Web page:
WHAT CAUSES TOOTHACHES? There are a few different causes, and we want our patients to be familiar with them as well as what they can do about them if a toothache strikes at a time when itâ€™s not so easy to make a quick visit to the dentist.
Toothache Causes: The Usual Suspects
Tooth decay is the most common cause of toothaches, but itâ€™s not the only one. Others include gum disease, pulp inflammation, and dental abscess. An injury to the face can also result in a toothache even if the tooth and surrounding gum tissue were perfectly healthy beforehand! Teeth impacted in the jaw can be painful too. Thereâ€™s also tooth sensitivity, and sometimes simple congestion or a sinus infection can feel a lot like a toothache.
Canâ€™t Get an Appointment Immediately? Hereâ€™s What to Do.
We encourage anyone with a toothache to schedule an emergency dental appointment, but sometimes toothaches arenâ€™t polite enough to pop up during the dentistâ€™s normal hours. What then? Fortunately, there are a few things patients can do to manage their pain level until the dentist can see them:
- Take over-the-counter anti-inflammatory medicine
- Apply topical pain relievers
- Apply a cold compress to the sore area
- Rinse and spit warm salt water to reduce the inflammation (donâ€™t swallow it!)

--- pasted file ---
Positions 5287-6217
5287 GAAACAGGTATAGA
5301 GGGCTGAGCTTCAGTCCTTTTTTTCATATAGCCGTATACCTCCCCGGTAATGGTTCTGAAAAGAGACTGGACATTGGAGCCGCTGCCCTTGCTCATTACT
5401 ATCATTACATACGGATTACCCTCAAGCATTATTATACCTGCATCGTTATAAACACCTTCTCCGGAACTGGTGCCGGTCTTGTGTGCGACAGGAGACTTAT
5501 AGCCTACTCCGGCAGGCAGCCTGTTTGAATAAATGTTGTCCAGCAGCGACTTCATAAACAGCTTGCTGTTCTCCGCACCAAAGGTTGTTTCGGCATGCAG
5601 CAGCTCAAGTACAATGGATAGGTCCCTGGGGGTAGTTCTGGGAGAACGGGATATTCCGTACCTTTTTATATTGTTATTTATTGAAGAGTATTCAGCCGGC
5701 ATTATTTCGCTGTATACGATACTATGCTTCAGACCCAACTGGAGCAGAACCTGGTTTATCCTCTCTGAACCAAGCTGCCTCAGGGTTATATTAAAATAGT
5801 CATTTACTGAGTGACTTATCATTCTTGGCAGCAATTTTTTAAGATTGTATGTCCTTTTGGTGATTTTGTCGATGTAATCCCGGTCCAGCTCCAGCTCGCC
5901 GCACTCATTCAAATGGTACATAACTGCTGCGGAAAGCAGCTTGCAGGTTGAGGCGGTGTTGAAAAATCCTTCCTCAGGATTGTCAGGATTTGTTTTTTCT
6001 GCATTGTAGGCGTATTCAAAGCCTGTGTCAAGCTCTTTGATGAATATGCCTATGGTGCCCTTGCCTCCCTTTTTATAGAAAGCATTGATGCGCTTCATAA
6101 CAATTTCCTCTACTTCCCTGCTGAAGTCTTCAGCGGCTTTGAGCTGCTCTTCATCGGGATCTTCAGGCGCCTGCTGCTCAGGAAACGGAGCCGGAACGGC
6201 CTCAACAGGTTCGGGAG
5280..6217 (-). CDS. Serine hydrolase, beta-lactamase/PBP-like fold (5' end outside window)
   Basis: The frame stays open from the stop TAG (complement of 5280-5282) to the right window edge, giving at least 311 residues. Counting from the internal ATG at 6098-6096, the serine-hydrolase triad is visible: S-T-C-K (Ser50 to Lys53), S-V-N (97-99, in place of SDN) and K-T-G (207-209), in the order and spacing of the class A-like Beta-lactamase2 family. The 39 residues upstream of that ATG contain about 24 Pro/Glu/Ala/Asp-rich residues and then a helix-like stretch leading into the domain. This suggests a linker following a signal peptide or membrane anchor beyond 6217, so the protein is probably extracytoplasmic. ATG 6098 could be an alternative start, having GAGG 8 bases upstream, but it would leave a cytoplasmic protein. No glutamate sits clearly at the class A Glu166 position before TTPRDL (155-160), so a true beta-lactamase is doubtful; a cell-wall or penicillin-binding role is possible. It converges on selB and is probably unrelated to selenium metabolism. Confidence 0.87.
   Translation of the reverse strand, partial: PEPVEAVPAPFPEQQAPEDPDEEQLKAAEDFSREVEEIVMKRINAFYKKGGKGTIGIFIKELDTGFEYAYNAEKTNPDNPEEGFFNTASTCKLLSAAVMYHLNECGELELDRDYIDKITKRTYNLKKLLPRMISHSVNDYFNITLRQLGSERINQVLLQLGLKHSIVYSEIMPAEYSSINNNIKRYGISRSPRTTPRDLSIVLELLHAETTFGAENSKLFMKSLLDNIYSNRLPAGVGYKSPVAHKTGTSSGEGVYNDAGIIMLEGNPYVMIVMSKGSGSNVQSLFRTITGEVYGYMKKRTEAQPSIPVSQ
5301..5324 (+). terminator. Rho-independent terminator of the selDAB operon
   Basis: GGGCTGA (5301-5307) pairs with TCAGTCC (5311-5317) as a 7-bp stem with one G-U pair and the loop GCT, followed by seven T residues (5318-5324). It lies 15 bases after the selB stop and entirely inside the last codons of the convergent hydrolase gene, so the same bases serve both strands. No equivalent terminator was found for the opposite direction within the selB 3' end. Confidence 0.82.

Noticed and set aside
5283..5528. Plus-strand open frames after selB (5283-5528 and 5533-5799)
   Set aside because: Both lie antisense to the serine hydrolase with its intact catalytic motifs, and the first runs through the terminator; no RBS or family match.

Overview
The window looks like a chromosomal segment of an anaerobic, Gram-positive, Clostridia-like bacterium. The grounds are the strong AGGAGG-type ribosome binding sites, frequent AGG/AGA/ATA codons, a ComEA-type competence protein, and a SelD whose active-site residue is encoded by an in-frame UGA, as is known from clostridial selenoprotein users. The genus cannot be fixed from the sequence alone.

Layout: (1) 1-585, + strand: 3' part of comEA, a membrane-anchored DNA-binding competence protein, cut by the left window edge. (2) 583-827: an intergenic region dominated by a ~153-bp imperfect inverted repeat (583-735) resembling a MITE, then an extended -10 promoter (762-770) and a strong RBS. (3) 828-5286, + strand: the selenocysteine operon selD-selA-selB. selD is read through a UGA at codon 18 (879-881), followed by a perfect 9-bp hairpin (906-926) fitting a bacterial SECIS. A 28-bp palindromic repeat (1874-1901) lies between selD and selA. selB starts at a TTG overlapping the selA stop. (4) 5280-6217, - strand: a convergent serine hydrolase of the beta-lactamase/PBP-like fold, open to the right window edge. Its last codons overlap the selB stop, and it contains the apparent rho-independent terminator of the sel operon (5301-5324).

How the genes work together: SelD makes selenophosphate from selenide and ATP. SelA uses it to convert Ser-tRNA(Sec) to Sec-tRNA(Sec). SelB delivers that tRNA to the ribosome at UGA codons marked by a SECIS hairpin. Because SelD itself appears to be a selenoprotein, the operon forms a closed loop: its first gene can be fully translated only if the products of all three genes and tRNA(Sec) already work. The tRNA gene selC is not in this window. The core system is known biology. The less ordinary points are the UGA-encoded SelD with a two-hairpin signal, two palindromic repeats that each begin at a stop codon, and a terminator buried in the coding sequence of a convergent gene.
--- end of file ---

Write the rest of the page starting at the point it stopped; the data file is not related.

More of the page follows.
Tips for Preventing Future Toothaches
Toothaches arenâ€™t 100% preventable, particularly when sinus infections or injuries are the cause, but keeping up with dental health habits will certainly help your teeth stay in good shape. Most important among these are daily brushing and flossing. Make sure to brush twice a day for two full minutes, using a soft-bristled toothbrush and fluoride toothpaste.
We can also make toothaches less likely by cutting down on sugary foods and drinks (which are what harmful oral bacteria love to eat), and by drinking water afterwards when we do have something sugary.
Regular Dentist Appointments Help Prevent Toothaches
Another important way to prevent toothaches before they happen is by keeping up with a regular dental exam schedule. For most patients, this means coming in twice a year. These appointments matter because even the most diligent brushing and flossing wonâ€™t always get all the plaque and tartar. Itâ€™s also better to catch a problem before it gets bad enough that you actually feel symptoms like a toothache, because then itâ€™s easier (and cheaper!) to treat.
Letâ€™s Keep That Smile Toothache-Free!
Never forget that pain is the bodyâ€™s natural alarm system to let us know when somethingâ€™s wrong. Thatâ€™s why we should never ignore a toothache. It wonâ€™t go away on its own, and whateverâ€™s causing it will likely get worse, so if you have a toothache, make sure to schedule an appointment. The dentist will get to the bottom of it and recommend the right steps to take next.